By Ryan Herring 2-21-2016

On Feb. 16, PBS aired filmmaker Stanley Nelson's feature-length documentary The Black Panthers: Vanguard of the Revolution. This documentary explores the rise of the Black Panther Party — its impact on American culture, its significance in the fight for the liberation of oppressed people, and ultimately its demise.

This film could not have aired at a better time. This fall will mark 50 years since the Black Panther Party was founded. And because of Beyoncé's recent Super Bowl halftime performance, where her background dancers wore leather jackets, big natural afro, and berets — a look made iconic by the BPP — the Party is once again a topic of discussion. As a result of her nod to the revolutionary group, people have organized an anti-Beyoncé rally and police unions have vowed security boycotts at Beyoncé concerts. Some have even gone as far as to label the BPP a terrorist organization and compare them to the Ku Klux Klan.

This is absolutely absurd, but interesting for two reasons:

  1. People who have either defended or ignored the existence of the KKK are finally willing to label them terrorists.
  2. The KKK still exists, while the BPP was thoroughly dismantled by the FBI and the U.S. government.

Vanguard of the Revolution presented the opportunity for the true nature of the Party to be shown in front of a national audience. Nelson’s film does a good job of highlighting the transition from being primarily a self-defense group to a survivalist organization helping black communities and other oppressed people to meet their basic necessities with the long-term goal of self-determination and empowerment.

The film also showed the importance of women within in the Party. Combining interviews of former Party members Kathleen Cleaver and Elaine Brown with footage taken from rallies and programs engaging the community — such as their free breakfast for children — Nelson displays the significance of women in leadership roles, and their position as the backbone of the organization.

While Nelson’s documentary is strong in some regards, it is not without missteps. He has drawn heavy criticism from former Minister of Information Elaine Brown for his portrayal of Huey P. Newton as a “maniac…then reduced to a thug and drug addict killed by his own ‘demonic’ behavior.”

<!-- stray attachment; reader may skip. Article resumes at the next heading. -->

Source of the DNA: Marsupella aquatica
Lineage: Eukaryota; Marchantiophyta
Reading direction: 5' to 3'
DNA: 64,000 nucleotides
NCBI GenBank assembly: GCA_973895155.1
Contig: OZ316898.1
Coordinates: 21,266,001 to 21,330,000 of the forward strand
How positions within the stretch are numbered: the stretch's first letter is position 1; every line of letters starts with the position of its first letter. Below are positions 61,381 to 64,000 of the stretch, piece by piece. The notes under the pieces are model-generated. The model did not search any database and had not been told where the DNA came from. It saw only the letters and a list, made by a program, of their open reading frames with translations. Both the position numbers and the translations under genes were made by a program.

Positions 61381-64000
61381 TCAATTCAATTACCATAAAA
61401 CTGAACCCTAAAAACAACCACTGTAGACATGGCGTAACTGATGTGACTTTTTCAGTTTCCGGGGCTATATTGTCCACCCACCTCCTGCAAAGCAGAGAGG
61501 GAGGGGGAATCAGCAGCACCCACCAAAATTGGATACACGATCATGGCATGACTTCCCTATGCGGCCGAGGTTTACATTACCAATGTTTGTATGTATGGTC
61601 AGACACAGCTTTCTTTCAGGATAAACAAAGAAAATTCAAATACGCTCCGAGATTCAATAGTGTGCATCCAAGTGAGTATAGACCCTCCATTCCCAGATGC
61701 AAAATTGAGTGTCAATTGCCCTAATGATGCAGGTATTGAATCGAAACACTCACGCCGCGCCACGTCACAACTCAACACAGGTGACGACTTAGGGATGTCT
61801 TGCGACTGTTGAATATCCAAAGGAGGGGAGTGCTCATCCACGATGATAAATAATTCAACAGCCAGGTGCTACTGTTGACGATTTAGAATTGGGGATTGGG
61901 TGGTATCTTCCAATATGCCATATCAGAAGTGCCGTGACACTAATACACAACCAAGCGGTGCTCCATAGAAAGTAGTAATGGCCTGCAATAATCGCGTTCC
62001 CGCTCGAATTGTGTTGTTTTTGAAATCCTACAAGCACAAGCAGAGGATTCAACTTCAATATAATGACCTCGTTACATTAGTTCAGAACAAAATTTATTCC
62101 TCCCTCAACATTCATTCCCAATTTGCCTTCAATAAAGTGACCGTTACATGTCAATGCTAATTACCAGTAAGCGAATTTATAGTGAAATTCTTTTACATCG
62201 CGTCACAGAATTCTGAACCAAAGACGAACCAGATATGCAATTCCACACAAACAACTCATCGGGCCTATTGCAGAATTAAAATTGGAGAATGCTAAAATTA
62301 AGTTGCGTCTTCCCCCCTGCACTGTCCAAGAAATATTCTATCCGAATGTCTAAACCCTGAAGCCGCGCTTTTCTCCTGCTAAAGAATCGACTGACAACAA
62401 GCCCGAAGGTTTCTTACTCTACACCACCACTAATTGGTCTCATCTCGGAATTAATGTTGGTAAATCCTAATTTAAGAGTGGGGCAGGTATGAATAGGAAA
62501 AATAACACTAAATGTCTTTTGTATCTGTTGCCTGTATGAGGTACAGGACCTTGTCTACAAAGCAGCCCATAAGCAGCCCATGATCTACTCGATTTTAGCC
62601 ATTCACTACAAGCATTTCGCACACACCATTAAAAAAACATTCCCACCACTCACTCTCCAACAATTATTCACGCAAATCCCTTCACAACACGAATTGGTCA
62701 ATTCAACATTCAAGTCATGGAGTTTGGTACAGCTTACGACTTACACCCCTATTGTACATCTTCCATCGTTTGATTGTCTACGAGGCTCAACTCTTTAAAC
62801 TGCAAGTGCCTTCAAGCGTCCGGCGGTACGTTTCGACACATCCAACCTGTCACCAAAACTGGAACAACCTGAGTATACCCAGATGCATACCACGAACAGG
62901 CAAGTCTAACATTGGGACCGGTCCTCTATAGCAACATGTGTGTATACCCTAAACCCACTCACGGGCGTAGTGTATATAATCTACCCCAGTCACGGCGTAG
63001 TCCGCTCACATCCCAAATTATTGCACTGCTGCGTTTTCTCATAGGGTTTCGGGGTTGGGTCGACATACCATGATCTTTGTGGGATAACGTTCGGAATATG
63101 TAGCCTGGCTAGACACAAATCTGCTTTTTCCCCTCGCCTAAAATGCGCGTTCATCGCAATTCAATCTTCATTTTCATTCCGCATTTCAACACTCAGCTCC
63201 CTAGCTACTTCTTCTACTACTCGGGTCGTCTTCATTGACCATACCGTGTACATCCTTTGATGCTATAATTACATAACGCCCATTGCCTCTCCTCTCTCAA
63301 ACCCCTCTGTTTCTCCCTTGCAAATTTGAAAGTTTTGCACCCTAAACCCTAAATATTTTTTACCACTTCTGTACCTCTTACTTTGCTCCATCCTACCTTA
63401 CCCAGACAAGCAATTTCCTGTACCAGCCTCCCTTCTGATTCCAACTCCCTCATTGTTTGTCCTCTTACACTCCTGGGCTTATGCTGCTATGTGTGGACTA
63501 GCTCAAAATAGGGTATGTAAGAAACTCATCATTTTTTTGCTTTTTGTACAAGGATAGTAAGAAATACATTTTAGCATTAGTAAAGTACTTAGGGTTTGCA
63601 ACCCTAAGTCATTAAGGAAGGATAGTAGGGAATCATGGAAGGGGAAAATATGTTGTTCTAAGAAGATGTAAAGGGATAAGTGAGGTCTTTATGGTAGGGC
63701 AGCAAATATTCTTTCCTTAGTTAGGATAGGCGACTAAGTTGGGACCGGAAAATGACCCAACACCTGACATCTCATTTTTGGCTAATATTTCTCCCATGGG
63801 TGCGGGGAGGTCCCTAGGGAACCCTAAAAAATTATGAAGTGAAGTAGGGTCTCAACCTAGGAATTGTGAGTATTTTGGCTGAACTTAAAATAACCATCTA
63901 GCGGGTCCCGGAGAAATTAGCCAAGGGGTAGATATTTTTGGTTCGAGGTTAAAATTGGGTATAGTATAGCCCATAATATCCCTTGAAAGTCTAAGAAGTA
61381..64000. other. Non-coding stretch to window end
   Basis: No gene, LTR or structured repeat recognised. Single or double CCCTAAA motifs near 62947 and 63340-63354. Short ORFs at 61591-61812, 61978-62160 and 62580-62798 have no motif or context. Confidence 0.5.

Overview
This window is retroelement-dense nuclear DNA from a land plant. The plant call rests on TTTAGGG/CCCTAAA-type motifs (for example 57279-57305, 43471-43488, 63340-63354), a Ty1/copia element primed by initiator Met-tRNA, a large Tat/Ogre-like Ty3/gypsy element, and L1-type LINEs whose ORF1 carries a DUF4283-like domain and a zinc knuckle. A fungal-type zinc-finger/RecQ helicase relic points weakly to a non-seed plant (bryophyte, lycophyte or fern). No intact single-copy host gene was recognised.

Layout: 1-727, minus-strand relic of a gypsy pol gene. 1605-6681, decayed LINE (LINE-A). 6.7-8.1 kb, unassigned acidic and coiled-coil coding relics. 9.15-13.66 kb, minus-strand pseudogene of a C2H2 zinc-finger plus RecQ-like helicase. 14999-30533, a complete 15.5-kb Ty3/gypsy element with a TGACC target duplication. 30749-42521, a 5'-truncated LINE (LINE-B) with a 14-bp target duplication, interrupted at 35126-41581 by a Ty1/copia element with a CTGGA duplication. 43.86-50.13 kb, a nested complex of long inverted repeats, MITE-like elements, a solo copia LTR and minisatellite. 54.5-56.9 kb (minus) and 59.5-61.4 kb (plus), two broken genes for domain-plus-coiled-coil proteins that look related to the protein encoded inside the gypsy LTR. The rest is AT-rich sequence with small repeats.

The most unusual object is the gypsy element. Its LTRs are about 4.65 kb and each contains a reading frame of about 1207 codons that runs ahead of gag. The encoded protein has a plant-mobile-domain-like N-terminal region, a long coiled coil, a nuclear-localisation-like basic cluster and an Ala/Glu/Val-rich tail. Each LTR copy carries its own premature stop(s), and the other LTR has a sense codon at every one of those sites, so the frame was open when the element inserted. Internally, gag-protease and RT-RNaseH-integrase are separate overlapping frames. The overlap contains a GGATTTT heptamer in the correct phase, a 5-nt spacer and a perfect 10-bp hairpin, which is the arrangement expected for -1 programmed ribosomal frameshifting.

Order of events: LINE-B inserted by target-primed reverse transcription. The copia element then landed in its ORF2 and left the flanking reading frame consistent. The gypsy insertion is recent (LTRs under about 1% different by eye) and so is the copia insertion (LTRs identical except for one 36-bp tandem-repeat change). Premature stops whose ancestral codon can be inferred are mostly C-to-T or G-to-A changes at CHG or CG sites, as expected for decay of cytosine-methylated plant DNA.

Brown also takes Nelson to task by claiming he “reduces the massive, brutal effort by the U.S. government to destroy the Party to the story of traitor William O’Neal, who infiltrated the Illinois Chapter of the Party as an agent of the FBI.”

There are a few things that should be taken away from this documentary. Those who have fed into the negative propaganda and vicious lies that have been spread about the Black Panther Party, consequently keeping them from mainstream conversations about social movements in America, will get a glimpse at the truth. Despite having one of the most popular and effective liberation movements in American history, many people do not even learn about the Black Panther Party in school. For example, my U.S. history teacher did not even know who Huey P. Newton was until I did a Black History Month presentation about him my junior year. The FBI's COINTELPRO was effective not just in killing and destroying the lives of Party members, but also in the continual spread of misinformation about the Party’s actions and intentions.

Yes, the Black Panther Party was radical, but they held the same anti-racism, anti-capitalism, and anti-militarism views as Dr. Martin Luther King, Jr., whose life and legacy we continue to celebrate. They also created 35 survival programs such as free health clinics, free food programs, and free clothing programs.

And much like the Black Panther Party, the current movement for the liberation of black people in America (most commonly known as the Black Lives Matter movement) started because of the brutality black Americans face in their community by those employed by the state to protect and serve. Learning from our ancestors, the current movement also extends to other areas, seeking to dramatically transform education, employment, incarceration, environmental justice, and both local and national government. Another similarity between the two movements is the resurgence of black pride, the celebration of black culture, and the embrace of our heritage and roots.

As a Christian, I have always admired the Black Panther Party because of their undying love for the people, their commitment to community and justice, and their willingness to sacrifice everything, even their lives, for the liberation of oppressed groups both here and abroad. Though many Party members did not practice the same religion as me, and they have always been viewed as the antithesis to the Civil Rights Movement led by Christian groups and clergy, the values that they embodied and the guidelines set in their ten-point program have resonated with me and have shaped the way I involve myself in the current social movement sweeping the nation.

The similarities between 1966 and 2016 are frightening. Vanguard of the Revolution serves as a stark reminder that not much has changed in this country for black Americans. But we are here, and we are still fighting, despite knowing the full extent to which the American Empire will go to silence black outrage and destroy black unity. That should make us the vanguards of hope.

Ryan Herring is a writer, activist, and founder and editor-in-chief of TheGhettoMonk.

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